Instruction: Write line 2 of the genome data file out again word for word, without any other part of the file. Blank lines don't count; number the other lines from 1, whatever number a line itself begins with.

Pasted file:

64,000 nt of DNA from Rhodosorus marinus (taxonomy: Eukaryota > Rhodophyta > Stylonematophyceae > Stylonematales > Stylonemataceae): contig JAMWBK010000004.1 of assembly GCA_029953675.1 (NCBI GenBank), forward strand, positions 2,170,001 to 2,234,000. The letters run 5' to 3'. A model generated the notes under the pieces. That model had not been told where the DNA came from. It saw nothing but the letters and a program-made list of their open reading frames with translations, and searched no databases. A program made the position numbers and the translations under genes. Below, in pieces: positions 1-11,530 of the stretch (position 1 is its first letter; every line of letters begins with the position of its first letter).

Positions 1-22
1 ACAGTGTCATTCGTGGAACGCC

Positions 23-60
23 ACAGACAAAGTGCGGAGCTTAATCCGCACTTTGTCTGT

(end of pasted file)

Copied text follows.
Positions 1-22